The highlight of my Thursday was a late-afternoon visit with Charles Rosa, now 91 and lightening the load a little by adding a few items to the Lucas County Historical Society collection. Several were related to Otterbein Church --- all of the Rosas, including Charles's grandfather, Adam, and Adam's uncle (my great-great-grandfather) John G. Redlingshafer, were founding members of that United Brethren in Christ congregation. The Otterbein Church building, moved from its original home in Benton Township, has been located on the museum campus since 1976.
One of my favorite items is this photograph, taken during the fall of 1931 on the front porch of what we call the Stephens House, purchased by the historical society as its original home in 1965 and still the heart of the museum campus. By 1931, this was the home of John Wesley and Margaret (Vanderbur) Carpenter, who bought the house in 1925 and celebrated their 50th wedding anniversary here on Sunday, Oct. 11, 1931. The group photograph was taken by Bates Studio to commemorate the occasion.
That's Mr. and Mrs. Carpenter seated in front, flanked by their sons, Samuel and Virgil. The two small children at far left are a somewhat younger version of Charles Rosa and his sister, Margaret. My great-grandmother, Mary Belle (Redlingshafer) Myers, is standing just behind the Carpenters (with her round glasses in place) and elsewhere in the crowd are most of the extended Rosa family and my grandparents, Irwin and Ethel (Dent) Myers.
No identifications are written on the photograph, so we're not sure who everyone is --- but a list of guests was published in the following account of the celebration, published in The Herald Patriot of Oct. 15, 1931, so I'm guessing that everyone in the photograph is somewhere in that list:
Hundreds Gather at Carpenter Home for Wedding Anniversary
Mr. and Mrs. J.W. Carpenter are Feted on Golden Wedding Anniversary on Sunday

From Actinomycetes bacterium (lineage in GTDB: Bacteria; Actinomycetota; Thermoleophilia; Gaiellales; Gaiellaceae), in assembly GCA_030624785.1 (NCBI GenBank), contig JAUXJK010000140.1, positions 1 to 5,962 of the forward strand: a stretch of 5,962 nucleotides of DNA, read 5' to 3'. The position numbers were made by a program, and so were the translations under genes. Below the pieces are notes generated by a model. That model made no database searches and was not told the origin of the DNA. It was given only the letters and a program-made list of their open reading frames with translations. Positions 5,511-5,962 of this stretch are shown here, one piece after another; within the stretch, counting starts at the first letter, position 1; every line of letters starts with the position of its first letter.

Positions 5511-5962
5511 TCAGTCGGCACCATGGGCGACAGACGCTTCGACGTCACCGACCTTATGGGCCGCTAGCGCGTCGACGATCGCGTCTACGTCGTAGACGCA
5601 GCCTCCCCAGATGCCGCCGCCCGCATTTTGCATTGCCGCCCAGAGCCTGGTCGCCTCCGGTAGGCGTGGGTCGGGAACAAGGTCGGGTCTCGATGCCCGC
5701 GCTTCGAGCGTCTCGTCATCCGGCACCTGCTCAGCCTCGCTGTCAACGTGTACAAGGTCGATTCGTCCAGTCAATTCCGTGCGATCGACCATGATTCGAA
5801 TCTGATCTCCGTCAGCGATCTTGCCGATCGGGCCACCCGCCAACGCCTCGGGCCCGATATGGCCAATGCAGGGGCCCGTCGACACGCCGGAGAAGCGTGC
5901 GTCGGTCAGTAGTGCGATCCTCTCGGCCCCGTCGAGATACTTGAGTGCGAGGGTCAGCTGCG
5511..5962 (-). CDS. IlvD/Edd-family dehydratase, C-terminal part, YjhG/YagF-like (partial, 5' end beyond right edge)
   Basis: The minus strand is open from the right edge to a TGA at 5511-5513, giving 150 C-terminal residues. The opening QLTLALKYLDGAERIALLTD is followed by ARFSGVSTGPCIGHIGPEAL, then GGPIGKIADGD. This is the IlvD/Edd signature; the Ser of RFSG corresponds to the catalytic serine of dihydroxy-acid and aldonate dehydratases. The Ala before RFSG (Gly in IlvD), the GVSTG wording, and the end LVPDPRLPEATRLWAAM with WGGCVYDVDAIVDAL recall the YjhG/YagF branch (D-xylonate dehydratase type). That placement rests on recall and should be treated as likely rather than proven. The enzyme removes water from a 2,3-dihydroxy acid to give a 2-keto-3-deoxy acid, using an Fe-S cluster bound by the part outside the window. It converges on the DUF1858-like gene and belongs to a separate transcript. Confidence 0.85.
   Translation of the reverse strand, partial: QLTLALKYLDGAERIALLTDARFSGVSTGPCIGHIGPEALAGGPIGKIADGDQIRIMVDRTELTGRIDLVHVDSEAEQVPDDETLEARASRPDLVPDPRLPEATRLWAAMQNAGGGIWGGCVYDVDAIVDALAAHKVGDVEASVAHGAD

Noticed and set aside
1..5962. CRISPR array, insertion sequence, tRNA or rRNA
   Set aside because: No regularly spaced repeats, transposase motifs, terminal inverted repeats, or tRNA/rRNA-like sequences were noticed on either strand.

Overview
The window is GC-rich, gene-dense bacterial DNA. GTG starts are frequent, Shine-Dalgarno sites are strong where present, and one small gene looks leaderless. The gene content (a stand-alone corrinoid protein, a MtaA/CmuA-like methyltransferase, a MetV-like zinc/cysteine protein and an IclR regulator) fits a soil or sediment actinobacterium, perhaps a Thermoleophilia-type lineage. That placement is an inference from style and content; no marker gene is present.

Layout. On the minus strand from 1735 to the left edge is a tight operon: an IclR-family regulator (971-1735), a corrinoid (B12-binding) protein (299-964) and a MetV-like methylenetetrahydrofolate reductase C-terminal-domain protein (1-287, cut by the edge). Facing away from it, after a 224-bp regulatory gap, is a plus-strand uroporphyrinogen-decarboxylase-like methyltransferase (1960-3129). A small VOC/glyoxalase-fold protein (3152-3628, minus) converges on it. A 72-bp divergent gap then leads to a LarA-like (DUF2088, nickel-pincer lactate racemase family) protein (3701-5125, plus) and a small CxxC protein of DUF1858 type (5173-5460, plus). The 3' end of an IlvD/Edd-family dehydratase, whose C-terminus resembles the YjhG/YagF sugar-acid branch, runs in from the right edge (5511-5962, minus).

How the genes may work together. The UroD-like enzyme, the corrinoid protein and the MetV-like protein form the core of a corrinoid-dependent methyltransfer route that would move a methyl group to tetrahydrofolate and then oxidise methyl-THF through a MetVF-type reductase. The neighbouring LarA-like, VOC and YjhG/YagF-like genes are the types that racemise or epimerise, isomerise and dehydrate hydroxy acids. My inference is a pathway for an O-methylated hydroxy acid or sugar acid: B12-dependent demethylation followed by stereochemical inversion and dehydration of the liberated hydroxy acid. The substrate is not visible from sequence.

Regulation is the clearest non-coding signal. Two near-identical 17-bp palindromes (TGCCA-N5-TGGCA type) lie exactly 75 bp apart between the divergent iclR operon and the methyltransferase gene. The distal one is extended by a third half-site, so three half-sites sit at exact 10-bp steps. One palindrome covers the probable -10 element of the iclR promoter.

More than 100 friends of Mr. and Mrs. J.W. Carpenter of Chariton, who Sunday observed their fiftieth wedding anniversary, crowded into the Carpenter home in west Chariton Sunday afternoon and joined in the anniversary celebration.
Included in the list of guess were people who attended just as joyous a party fifty years ago at the time of the marriage of Mr. and Mrs. Carpenter.
Miss Theo Witt directed the unusual program that was presented during the afternoon. The program was as follows: Music, Ila Savely; Scripture reading, John Rosa; Prayer, John Ream; Talks, J.H. Jamison, Des Moines; John Rosa and J.P. Ream; Readings, Thelma DeWitt, Wilma McBride; Music, the Dillman Sisters.
The following people were present at the party:
Mr. and Mrs. Chas Hass, Mr. and Mrs. Sam Beardsley, Alice A. Pulley, Mr. and Mrs. Irwin Myers, Ila Louise Savely, Alma Morris, Wilma McBride, Pauline, Maxine and Lucille Dillman, Mr. and Mrs. H.W. Brewer and daughter, Eloise, Margaret E. Watson, Mrs. Katharine Mahalic and son, Jack, Clara Watson, Mr. and Mrs. R.A. Dillman, Mr. and Mrs. F.E. Willits, Dr. and Mrs. A.L. Yocom Jr., Mr. and Mrs. E.A. Anderson, Mrs. James Rose, Mr. and Mrs. Geo. F. Carpenter, Hazel Griffis, Judith Johnson, Mildred Brown, Mr. and Mrs. J.P. Sellers, Mr. and Mrs. J.R. Hamm, Lavey Hamm, Mr. and Mrs. C.W. Callahan, Mr. and Mrs. J.H. Jamison, Mr. and Mrs. J.H. Curtis, Mr. and Mrs. V.M. Carpenter and son John Rice, Dr. and Mrs. Sam Carpenter, Mrs. Dale Anderson, Mrs. D. Earl Combs, Mr. and Mrs. F.F. Bell, Wm. Bell, Mrs. Lon E. Hobert, Mr. and Mrs. I.T.Graves, Mr. and Mrs. Willis Graves and son, Richard, Mr. and Mrs. H.L. Sellers, Mr. and Mrs. C.N. Bell, Chester E. Rosa, J.S. Rosa, A.G. Rosa, Mr. and Mrs. Fred E. Rosa and children, Margaret Jane and Charles Myron, Mrs. Adda Griffis, Mrs. Helma Johnson, Mr. and Mrs. H.W. Shore, Zoe Kurtz, Mrs. R.A. McKee, Mrs. Daniel Myers, Gust L. Johnson, T.B. Vanderbur, George Scott, J.H. Robbins.
The Chariton Leader of October 13 published a front-page account of the celebration that included more of the background of the Carpenters:
Early Pioneers of Lucas County Enjoy Golden Wedding Anniversary
Mr. and Mrs. J.W. Carpenter Have Spent Entire Wedded Life in County
Mr. and Mrs. J.W. Carpenter observed their fiftieth wedding anniversary at their home this week and Sunday held open house at their home at the west end of Braden avenue.